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3 Ideas for Engaging Kids in Animal Care Service

Discover these creative Humane Society programs that engage kids in animal care service. 


Even before God created humans, he created animals. And when he created mankind, he soon tasked Adam with the first act of animal care: naming the animals. It seems that God’s command in Genesis 1:28 to “reign over the fish in the sea, the birds in the sky, and all the animals that scurry along the ground” was quickly executed in this task.

Somewhere along the way, other things have taken more of a focus in the church, and caring for God’s creation has taken a bit of a back seat. But kids have a natural affinity for animals and love projects that involve caring for them. Animal care programs are a great way to obey God’s commands in a way that will naturally connect with kids.

And here’s a fantastically kept secret: The Humane Society of the United States (HSUS) has a Faith Outreach team that’s developed materials—many of them free—that your children’s ministry can put to use. There are materials for care for various categories of animals, so you can choose what most connects with you and your kids.

Care for Pets: Fill the Bowl

You’ve probably done food drives in your ministry. Maybe you even recently finished one for the holidays. But did you know that families who need food often have pets that need food, too? And if they can’t meet the needs of their pets, families and pets may not be able to stay together—an additional hardship in an already trying time.

White dog with black sports on it's ears and eyes is laying down and holding a bowl in it's mouth.

The Fill the Bowl Project is a great solution. The project empowers kids to collect pet food to donate to local food banks. You can also use the project to support a local animal shelter.

“With Fill the Bowl, kids can do something and make a difference in their church,” says Karen Allanach, communications manager for the Faith Outreach division of HSUS. “They’re not separated from the rest of the church. They’re actually doing ministry. Kids totally relate to animals. We’ve taken that love and affinity and made a program where they can make a difference.”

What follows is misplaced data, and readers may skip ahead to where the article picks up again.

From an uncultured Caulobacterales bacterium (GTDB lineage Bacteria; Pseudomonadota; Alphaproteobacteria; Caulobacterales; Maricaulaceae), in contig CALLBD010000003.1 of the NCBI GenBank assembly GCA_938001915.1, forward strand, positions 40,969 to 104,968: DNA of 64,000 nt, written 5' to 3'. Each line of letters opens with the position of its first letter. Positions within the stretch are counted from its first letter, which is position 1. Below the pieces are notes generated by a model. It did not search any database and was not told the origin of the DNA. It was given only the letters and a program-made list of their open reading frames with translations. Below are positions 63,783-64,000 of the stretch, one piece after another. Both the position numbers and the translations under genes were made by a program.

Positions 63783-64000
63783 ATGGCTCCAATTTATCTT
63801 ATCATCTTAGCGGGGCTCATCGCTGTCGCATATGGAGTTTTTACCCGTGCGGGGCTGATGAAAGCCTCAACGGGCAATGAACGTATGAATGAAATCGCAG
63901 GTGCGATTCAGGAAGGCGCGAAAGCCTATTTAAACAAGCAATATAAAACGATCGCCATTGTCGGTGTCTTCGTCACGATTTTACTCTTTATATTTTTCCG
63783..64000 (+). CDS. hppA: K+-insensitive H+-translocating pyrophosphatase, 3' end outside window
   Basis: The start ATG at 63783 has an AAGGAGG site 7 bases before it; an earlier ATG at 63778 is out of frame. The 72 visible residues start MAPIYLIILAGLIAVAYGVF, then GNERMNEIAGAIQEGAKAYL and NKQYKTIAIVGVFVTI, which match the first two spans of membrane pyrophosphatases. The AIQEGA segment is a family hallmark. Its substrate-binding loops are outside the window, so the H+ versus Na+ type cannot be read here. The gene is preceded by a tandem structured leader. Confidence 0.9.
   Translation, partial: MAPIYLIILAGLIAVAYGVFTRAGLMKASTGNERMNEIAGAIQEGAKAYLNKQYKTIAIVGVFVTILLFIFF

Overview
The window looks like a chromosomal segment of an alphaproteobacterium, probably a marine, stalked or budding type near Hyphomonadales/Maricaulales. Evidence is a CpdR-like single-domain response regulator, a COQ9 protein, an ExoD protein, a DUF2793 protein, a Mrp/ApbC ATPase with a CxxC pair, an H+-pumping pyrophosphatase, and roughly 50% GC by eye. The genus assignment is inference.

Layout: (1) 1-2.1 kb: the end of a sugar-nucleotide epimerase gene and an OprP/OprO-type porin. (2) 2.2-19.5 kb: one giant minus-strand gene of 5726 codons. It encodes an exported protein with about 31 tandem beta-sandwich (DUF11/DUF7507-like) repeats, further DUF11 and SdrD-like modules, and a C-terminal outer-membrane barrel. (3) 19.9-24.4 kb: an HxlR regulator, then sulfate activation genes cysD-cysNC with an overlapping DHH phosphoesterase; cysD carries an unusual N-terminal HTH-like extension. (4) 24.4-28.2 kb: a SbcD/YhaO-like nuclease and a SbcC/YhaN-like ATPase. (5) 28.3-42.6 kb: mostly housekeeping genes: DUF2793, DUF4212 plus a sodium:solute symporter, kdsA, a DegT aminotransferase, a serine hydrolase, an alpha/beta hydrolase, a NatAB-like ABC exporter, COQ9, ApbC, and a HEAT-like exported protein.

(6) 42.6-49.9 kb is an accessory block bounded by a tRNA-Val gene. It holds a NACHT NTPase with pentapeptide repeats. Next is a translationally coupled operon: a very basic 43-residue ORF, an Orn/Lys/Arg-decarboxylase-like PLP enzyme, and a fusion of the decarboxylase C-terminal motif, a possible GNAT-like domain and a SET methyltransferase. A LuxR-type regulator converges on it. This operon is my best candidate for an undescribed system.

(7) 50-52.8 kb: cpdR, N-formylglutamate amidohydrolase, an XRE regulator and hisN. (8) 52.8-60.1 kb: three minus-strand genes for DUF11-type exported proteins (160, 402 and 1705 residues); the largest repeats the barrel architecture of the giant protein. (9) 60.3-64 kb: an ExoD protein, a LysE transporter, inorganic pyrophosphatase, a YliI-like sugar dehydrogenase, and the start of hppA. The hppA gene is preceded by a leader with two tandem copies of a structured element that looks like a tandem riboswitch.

Kids connect with Fill the Bowl because they readily connect with animals. It’s an easy project kids can take on as their own. Some kids involved in this animal care program have collected pet food from neighbors or asked local businesses to donate or display fliers. In many cases, kids come up with the ways to collect the food. And when kids help deliver the goods, they’re more motivated to continue the efforts to serve God through caring for animals.

Fill the Bowl in Church

Cheryl Hentz, the facilitator of the animal ministries group at First Congregational Church in Oshkosh, Wisconsin, has used a variation of Fill the Bowl in her children’s ministry. Kids give their weekly offering to the local animal shelter by dropping it in a small dog-house bank. In the 18 months, the ministry has had this offering option, kids have raised close to $1,000 for food and supplies for the Oshkosh Area Humane Society. On top of that, they’ve collected nearly 2,000 pounds of food, plus additional supplies.

“We need to employ social justice to the way we live our lives,” says Hentz. “That includes taking care of others and those of God’s creation that cannot care for themselves. We also believe we have an obligation to make things better where we can and for those we can, including animals.”

Roland Halpern, a board of directors member for the Colorado Council of Churches in Denver, Colorado, says Fill the Bowl is a great place for children’s ministries to start because it’s simple for kids to get involved. He recommends timing a new campaign around Earth Day, St. Francis Day, Thanksgiving, or Christmas when you can incorporate it into an existing theme.

When you order your free Fill the Bowl kit online, you’ll get one poster, two collection bin stickers, and 25 glossy postcards to hand out to neighborhoods or businesses. You can also download and print 11×17 posters and church bulletin inserts.

Care for Wildlife: Human Backyard

Dogs and cats aren’t the only critters God created. HSUS also offers Humane Backyard, a program that provides a lot of great, hands-on ideas for projects kids can do to help the animals in their backyards.

This free Humane Backyard resource is available online, and you can find a lot of great project ideas right on the website. This program also includes a “prayer for animals” prayer card and information on faith outreach and rural development programs.

The ideas in the Humane Backyard program were created by wildlife experts and include information such as how to build a pond, set up bird feeders, make space for native wildlife, plant trees, make birdseed ornaments, and more. HSUS takes ideas about God’s creation and puts them into action.